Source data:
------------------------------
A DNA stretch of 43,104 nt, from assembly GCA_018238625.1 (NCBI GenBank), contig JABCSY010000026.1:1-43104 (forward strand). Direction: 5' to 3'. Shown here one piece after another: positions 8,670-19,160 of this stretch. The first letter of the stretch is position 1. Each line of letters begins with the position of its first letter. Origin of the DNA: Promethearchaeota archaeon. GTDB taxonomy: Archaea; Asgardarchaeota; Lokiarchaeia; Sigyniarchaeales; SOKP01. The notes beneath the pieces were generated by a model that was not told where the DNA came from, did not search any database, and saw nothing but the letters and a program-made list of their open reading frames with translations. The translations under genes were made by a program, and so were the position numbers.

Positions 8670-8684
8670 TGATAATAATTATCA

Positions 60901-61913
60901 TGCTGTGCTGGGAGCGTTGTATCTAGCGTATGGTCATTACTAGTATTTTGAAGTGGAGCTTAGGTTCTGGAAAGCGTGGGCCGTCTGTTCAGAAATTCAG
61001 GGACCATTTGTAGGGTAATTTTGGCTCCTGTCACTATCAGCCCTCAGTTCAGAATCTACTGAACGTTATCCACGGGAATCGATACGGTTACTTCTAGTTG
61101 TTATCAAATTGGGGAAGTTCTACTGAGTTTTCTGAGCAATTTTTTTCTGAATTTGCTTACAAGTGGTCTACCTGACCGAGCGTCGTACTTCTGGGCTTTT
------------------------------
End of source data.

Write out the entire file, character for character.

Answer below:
A DNA stretch of 43,104 nt, from assembly GCA_018238625.1 (NCBI GenBank), contig JABCSY010000026.1:1-43104 (forward strand). Direction: 5' to 3'. Shown here one piece after another: positions 8,670-19,160 of this stretch. The first letter of the stretch is position 1. Each line of letters begins with the position of its first letter. Origin of the DNA: Promethearchaeota archaeon. GTDB taxonomy: Archaea; Asgardarchaeota; Lokiarchaeia; Sigyniarchaeales; SOKP01. The notes beneath the pieces were generated by a model that was not told where the DNA came from, did not search any database, and saw nothing but the letters and a program-made list of their open reading frames with translations. The translations under genes were made by a program, and so were the position numbers.

Positions 8670-8684
8670 TGATAATAATTATCA

Positions 60901-61913
60901 TGCTGTGCTGGGAGCGTTGTATCTAGCGTATGGTCATTACTAGTATTTTGAAGTGGAGCTTAGGTTCTGGAAAGCGTGGGCCGTCTGTTCAGAAATTCAG
61001 GGACCATTTGTAGGGTAATTTTGGCTCCTGTCACTATCAGCCCTCAGTTCAGAATCTACTGAACGTTATCCACGGGAATCGATACGGTTACTTCTAGTTG
61101 TTATCAAATTGGGGAAGTTCTACTGAGTTTTCTGAGCAATTTTTTTCTGAATTTGCTTACAAGTGGTCTACCTGACCGAGCGTCGTACTTCTGGGCTTTT